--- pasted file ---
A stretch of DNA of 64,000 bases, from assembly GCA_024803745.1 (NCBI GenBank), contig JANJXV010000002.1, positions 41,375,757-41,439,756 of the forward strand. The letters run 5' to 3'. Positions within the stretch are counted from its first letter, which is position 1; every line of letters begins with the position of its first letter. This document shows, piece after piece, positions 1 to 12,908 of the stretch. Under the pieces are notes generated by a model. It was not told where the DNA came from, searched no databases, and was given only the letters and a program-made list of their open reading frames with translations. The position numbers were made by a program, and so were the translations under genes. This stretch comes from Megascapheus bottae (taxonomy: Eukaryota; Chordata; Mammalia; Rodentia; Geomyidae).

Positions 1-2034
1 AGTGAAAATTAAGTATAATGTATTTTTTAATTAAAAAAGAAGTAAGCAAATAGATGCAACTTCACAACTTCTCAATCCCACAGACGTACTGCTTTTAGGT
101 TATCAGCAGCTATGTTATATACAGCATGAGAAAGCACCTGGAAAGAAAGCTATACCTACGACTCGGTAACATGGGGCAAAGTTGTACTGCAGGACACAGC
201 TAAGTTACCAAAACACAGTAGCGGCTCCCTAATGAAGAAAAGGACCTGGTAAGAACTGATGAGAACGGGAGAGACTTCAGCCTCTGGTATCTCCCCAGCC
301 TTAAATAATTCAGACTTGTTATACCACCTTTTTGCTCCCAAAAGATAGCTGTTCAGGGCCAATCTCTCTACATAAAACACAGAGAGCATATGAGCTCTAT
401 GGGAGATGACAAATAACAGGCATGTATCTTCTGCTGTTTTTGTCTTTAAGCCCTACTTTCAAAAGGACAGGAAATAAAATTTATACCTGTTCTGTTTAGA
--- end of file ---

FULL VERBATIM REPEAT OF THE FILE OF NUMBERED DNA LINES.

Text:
A stretch of DNA of 64,000 bases, from assembly GCA_024803745.1 (NCBI GenBank), contig JANJXV010000002.1, positions 41,375,757-41,439,756 of the forward strand. The letters run 5' to 3'. Positions within the stretch are counted from its first letter, which is position 1; every line of letters begins with the position of its first letter. This document shows, piece after piece, positions 1 to 12,908 of the stretch. Under the pieces are notes generated by a model. It was not told where the DNA came from, searched no databases, and was given only the letters and a program-made list of their open reading frames with translations. The position numbers were made by a program, and so were the translations under genes. This stretch comes from Megascapheus bottae (taxonomy: Eukaryota; Chordata; Mammalia; Rodentia; Geomyidae).

Positions 1-2034
1 AGTGAAAATTAAGTATAATGTATTTTTTAATTAAAAAAGAAGTAAGCAAATAGATGCAACTTCACAACTTCTCAATCCCACAGACGTACTGCTTTTAGGT
101 TATCAGCAGCTATGTTATATACAGCATGAGAAAGCACCTGGAAAGAAAGCTATACCTACGACTCGGTAACATGGGGCAAAGTTGTACTGCAGGACACAGC
201 TAAGTTACCAAAACACAGTAGCGGCTCCCTAATGAAGAAAAGGACCTGGTAAGAACTGATGAGAACGGGAGAGACTTCAGCCTCTGGTATCTCCCCAGCC
301 TTAAATAATTCAGACTTGTTATACCACCTTTTTGCTCCCAAAAGATAGCTGTTCAGGGCCAATCTCTCTACATAAAACACAGAGAGCATATGAGCTCTAT
401 GGGAGATGACAAATAACAGGCATGTATCTTCTGCTGTTTTTGTCTTTAAGCCCTACTTTCAAAAGGACAGGAAATAAAATTTATACCTGTTCTGTTTAGA